The Spin-Off: Hiding in Plain Sight
One day at lunch at Patterson Fan Co., in Blythewood, S.C., CEO Vance Patterson noticed something odd. A couple of his employees were cooking hamburgers on an unusual-looking grill. Patterson realized that they had made the device out of spare parts from the industrial fans the company manufactured.
It turns out that the unique shape of the flared fan parts allowed heat to circulate more evenly and kept the unit cooler, compared with most standard grills. Patterson expressed his enchantment. The employees built him one for his birthday. And after spending about a year and a half making refinements, Patterson got the grill patented in his name and the names of its two inventors, James Ballentine and Robert Carter. In 1998, Down South Inc. was born to manufacture and sell the Town & Country grill. Today Patterson heads up the grill company, the fan company, and five other businesses as well.
OK, so most company spin-offs aren't quite so serendipitous. But whether they're a result of happenstance or deliberate planning, spin-offs have an edge. Using another business as a launching pad is easier "for the most part" than starting one from scratch, says Caroline Caskey, founder of Identigene Inc., in Houston. Caskey started the DNA-identification company after spending several years at her mother's lab-based business. "You've got a base of experience to work from," she says.
Spin-off founders often already have contacts with potential suppliers and customers, along with an understanding of their industry and its markets. Sometimes they're taking a tool developed by the original company and building a new business around it.
That was the case with Kevin Daum. In 1999, Daum started BYDH Inc., in Oakland, Calif., by taking a process that his original mortgage-brokerage business had perfected -- facilitating lending for custom home construction -- and automating it for licensed use online by other institutional lenders. "We had the process" at the original brokerage, Daum says, "but we didn't have the resources to take the product and make it prolific."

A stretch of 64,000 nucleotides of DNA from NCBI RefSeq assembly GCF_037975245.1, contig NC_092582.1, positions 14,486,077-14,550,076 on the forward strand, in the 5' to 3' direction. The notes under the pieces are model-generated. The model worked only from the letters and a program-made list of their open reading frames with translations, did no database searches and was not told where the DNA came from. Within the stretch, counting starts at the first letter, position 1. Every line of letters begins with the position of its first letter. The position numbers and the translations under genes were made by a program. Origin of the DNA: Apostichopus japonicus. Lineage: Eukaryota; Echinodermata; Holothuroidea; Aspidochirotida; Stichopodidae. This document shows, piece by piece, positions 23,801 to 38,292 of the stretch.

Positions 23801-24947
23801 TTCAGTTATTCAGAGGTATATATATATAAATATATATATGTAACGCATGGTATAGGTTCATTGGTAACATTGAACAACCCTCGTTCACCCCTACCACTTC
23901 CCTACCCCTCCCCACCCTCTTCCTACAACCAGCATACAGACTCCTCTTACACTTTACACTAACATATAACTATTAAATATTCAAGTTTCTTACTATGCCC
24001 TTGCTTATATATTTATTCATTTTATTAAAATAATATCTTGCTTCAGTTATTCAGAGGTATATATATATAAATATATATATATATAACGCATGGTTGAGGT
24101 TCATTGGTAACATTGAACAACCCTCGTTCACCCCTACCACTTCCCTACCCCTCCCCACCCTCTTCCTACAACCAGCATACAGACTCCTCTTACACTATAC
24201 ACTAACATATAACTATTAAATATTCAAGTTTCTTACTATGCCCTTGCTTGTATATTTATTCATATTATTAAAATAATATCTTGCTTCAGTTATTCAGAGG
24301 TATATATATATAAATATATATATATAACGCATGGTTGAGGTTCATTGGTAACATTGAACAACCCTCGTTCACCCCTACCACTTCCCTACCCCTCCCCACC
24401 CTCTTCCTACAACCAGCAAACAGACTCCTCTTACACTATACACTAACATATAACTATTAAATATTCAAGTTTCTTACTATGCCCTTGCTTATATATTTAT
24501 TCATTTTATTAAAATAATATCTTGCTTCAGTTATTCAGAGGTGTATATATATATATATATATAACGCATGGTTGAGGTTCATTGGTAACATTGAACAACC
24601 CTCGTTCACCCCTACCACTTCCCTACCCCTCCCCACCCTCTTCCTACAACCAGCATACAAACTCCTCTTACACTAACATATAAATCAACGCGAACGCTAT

Caskey's spin-off experience was messier than Daum's was. She'd become interested in the emerging market for paternity testing while working at her mother's business, Laboratories for Genetic Services, but her mother didn't want to pursue it. So the younger Caskey went off to business school and wrote a plan for a company that would do DNA identification. In 1993 she set up shop, sharing space, laboratory facilities, phone service, and back-office operations with LGS. She also remained a vice-president of her mother's company, where her father served as medical director.
In 1998, Caskey finally separated from LGS, moving to new space, albeit just down the hall. By the following year, as her mother neared retirement, Caskey realized that she couldn't dedicate her energies to growing her own company and take over her mother's as well. Her mother sold LGS in December 1999. Identigene has since grown from 15 employees to 30 and last year reached $3.5 million in revenues.
The hardest thing about spinning off a business? "Extricating yourself can be more complicated than it seems," says Caskey. "There's a sense of obligation. We were like sister companies. The biggest difficulty is withdrawing from the other company."
Rifka Rosenwein is a senior writer at Inc.
THE START-UP ISSUE
The Rationalist: The Death of Gut Instinct
The Copycat: The Next Starbucks
The Spin-Off: Hiding in Plain Sight
The Soloist: Balancing Act
The Idealist: Into the Frying Pan
The Zealot: Mission Critical
The Pro: The Rules
The Accidental Entrepreneur: Field of Dreams
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